Lisk Research – Quick Overview of LIPs 2 and 3
In today’s article we give a quick overview of Lisk’s LIPs 2 and 3. The first one proposes to change the model for the block size limit and the latter suggests a new way of ordering the delegate list.
The LIP 2 proposal came from Iker Alustiza and Nazar Hussain and it consists in the replacement of the literal 25 transactions per block size limit with a byte based block size limit. They argue that, since the Lisk protocol is evolving and becoming more and more popular, a significant activity and usage of the network is expected. In order to fulfill this request, a more flexible and higher productivity throughput would be needed.
The actual system is also in conflict with the varying byte size of each transaction type that can be managed in relation with any given block.
For this reason they propose a byte based block size limit. Specifically, the size is set to 15 kilobytes in order to maintain the yearly blockchain growth below 50 gigabyte (precisely 47.3 gigabyte per year).
Below we have a table of the space used from each transaction type, according to the transaction sizes given in the protocol documentation:
Below you can see a table with the comparison of the number of transactions per day before and after:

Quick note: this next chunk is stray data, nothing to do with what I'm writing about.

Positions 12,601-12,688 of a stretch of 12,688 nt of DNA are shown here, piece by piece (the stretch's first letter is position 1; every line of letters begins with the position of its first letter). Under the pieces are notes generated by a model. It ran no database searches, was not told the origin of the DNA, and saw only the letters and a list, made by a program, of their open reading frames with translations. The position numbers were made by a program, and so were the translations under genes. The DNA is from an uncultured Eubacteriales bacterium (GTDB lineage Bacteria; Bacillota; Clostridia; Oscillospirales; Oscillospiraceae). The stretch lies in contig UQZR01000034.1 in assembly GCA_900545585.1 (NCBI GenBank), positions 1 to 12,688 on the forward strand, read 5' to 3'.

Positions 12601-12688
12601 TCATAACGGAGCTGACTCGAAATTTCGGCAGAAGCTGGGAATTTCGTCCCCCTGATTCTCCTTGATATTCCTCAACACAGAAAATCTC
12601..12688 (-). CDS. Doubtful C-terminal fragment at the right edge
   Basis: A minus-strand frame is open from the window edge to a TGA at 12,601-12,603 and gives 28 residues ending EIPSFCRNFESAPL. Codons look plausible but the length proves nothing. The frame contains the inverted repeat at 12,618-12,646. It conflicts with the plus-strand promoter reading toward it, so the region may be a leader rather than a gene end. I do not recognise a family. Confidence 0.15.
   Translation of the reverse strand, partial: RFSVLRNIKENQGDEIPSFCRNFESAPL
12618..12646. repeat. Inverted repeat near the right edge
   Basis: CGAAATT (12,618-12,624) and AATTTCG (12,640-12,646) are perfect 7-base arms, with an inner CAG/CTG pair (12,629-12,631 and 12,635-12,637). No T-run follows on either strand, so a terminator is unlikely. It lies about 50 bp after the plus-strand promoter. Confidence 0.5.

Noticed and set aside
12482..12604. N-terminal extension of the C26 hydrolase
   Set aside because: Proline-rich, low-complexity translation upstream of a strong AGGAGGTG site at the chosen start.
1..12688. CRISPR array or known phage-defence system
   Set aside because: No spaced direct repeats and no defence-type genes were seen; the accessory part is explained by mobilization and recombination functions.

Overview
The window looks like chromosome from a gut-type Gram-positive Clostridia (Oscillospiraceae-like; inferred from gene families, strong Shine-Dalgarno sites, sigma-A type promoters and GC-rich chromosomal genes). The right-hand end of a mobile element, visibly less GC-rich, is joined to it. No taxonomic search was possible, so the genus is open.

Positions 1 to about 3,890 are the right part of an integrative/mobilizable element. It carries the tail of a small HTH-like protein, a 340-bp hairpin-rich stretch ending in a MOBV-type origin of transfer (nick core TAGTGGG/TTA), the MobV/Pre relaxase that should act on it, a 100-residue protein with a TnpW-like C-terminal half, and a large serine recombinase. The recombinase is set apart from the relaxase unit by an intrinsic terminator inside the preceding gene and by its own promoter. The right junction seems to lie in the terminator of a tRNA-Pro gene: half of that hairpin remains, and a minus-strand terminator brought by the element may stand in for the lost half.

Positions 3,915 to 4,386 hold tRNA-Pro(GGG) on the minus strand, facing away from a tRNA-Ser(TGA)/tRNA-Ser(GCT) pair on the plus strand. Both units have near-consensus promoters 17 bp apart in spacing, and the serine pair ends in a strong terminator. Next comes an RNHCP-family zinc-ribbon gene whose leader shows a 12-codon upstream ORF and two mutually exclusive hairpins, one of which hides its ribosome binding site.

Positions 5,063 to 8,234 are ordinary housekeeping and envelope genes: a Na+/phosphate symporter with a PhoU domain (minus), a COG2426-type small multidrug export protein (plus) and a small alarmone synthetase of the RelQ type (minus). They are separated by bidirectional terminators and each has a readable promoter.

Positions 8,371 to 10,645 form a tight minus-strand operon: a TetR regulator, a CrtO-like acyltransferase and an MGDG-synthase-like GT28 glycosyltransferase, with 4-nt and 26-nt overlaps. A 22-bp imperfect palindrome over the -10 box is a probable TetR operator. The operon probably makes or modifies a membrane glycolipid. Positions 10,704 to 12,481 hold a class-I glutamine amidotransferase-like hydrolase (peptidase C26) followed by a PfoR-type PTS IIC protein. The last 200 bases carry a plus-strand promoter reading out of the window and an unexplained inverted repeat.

The LIP 3 proposal came from Iker Alustiza and it resolves two issues affecting the delegate list uniformity revealed in occasion of the implementation of the Lisk protocol. He has developed a way to homogeneously order the delegates list by hashing each delegate’s unique identifier together with a unique identifier for a round.
He explained that currently there is a bug in the way that the order of the delegates list is generated for every round. Specifically, delegates that hold the positions from 1 to 54 have 50% more chance to be chosen in the loop process than the others.
The solution proposed by Iker will ensure that every delegate’s position in the list is recalculated every round, so every delegate has the same probability to end up in any position for all possible solutions.
According to the proposal, each delegate’s unique identifier must be hashed together with a unique identifier for the round. Iker suggests two possible ways: 1) The delegate’s unique identifier can be his public key or ID ; 2) The round’s unique identifier can be the height of the block in which the new round starts or the height of the round itself. Regarding the first way, Iker thinks that it is better to use the public key since the ID system might be changed in the future, even though this choice must be made during reference implementation. Anyway, he specifies that both options generate randomness in equal way.